Seven Common Myths about the Costs of Maternity Leave (September 2010)

MYTH ONE: “We cannot afford full-paid maternity leave, which would disproportionately affect small businesses and drive up wage costs, leading to more jobs being outsourced.”

  • FACT: Only in three European countries – the UK, Germany and Malta – is maternity leave financed directly through employers rather than tax or social welfare systems, and two of these countries – Germany and the UK – have a recuperation scheme, which applies to both SMEs and large corporations. Incidentally, these are also countries notorious for their high gender pay gaps and low female employment rates compared to their European peers.
  • FACT: In all other EU member states, employers do not pay wages during maternity leave; social security systems do. While a worker is on maternity leave, employers save the cost of her salary, and can use that money to hire a replacement. This is as it should be: just as we collectively pay for caring for our seniors or building our schools, we should share the costs of maternity leave.
  • FACT: When women are excluded from the job market, economies take a downturn; when women are further included, economies prosper. According to the European Commission, all EU member states could achieve double-digit economic growth as high as 35% in the UK, 40% in the Netherlands and 45% in Malta, by eliminating gender inequalities in the labour market.

MYTH TWO: “Implementing this Directive, particularly the full-pay provision, in the current economic crisis is irresponsible and will worsen the current recession.”

  • FACT: The tendency to put profit over people and short-term cost-cutting over long-term growth is what got us into the current economic crisis in the first place. Women have contributed more to global economic growth than the emerging economies of China and India and will continue to be invaluable as male-dominated sectors like the automobile industry and construction take hits and the importance of services and care increases. Ensuring women are included and protected on the job market will reinvigorate the European economy and reap long-term benefits for economies and birth rates.
  • FACT: European governments spent trillions of euros in the last two years rescuing banks, car and construction companies; the rescue scheme for UK banks alone cost taxpayers up to £850 billion. This is exactly the right time to invest a comparably low amount of money to empower half of the current population – not to mention the next generation.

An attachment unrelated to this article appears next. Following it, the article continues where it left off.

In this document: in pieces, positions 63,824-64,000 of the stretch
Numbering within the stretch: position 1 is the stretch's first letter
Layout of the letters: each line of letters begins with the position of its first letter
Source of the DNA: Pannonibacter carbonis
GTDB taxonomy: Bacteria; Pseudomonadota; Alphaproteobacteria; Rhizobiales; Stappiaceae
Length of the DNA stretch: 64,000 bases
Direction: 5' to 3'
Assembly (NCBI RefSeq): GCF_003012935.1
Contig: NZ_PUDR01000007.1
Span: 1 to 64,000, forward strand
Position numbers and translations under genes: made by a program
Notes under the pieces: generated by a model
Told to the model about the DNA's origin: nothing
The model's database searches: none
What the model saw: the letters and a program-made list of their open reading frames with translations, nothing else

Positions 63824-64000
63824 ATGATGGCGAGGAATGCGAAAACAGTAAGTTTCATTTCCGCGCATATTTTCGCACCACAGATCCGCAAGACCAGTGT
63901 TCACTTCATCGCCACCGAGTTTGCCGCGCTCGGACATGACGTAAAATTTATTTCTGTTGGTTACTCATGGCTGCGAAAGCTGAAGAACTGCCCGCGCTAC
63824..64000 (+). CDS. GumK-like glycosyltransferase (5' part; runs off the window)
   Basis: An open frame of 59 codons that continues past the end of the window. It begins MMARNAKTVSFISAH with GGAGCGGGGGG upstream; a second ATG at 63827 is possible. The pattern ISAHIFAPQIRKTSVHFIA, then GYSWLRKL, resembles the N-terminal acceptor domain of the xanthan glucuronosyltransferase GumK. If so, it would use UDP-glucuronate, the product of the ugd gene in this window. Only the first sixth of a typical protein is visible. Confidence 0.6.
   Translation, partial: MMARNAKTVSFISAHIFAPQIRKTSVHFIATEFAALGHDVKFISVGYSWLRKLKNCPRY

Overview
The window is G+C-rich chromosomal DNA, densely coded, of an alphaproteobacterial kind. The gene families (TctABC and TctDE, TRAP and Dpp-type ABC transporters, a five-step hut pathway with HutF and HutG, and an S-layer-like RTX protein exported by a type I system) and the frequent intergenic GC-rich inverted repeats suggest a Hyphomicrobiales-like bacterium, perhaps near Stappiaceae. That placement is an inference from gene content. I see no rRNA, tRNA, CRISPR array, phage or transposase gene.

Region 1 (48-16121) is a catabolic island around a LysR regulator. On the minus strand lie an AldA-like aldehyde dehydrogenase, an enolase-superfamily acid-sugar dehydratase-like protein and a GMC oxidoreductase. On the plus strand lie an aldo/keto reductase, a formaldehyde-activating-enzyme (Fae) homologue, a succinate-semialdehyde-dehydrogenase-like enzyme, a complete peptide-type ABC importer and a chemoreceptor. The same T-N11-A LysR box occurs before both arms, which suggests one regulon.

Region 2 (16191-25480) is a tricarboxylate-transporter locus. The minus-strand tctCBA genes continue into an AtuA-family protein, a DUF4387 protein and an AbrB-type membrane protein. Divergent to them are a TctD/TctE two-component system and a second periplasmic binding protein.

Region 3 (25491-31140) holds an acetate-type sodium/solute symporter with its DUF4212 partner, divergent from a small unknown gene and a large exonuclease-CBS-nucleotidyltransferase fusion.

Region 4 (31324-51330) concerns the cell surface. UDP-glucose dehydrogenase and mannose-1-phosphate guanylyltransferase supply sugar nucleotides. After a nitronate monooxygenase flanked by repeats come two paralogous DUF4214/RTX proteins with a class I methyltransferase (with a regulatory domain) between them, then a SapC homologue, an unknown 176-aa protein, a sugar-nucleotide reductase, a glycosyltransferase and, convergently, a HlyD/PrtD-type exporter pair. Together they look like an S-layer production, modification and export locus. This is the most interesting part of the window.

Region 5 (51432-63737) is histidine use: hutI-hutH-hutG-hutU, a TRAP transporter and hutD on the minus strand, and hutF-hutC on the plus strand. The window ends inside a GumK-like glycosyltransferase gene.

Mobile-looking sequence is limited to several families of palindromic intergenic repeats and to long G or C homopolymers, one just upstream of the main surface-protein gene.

• FACT: Pervading glass ceilings in corporate Europe are a real problem, and nowhere more than in the financial sector. The EWL joins many experts in the conviction that a greater presence of women in financial decision making might have prevented the spin towards reckless, short-term profit-oriented banking that ultimately led to the current crisis.

MYTH THREE: “The costs of thisDdirective would cost British businesses a further £2b!”

  • FACT: According to the British Equality and Human Rights Commission, the cost estimate of 20 weeks of full paid maternity leave would, in fact, only amount to £1.3 billion. Additionally, this cost estimate is for the British government, not employers, as the employer in the UK is reimbursed by the state for the benefits paid to workers on maternity leave.
  • FACT: Maternity leave in the UK currently is drastically underfinanced: mothers receive a laughable – £123/month puts them below the relative poverty line – but comparatively long (up to a year) leave allowance. This is not cost-effective for employers and frustrating for employees: the longer an employee is absent from her work, the more it will cost employers to replace her during her absence and re-train her once she returns. A German study shows that prolonged absence from work can cost employers between €2,000 and €12,000 per employee.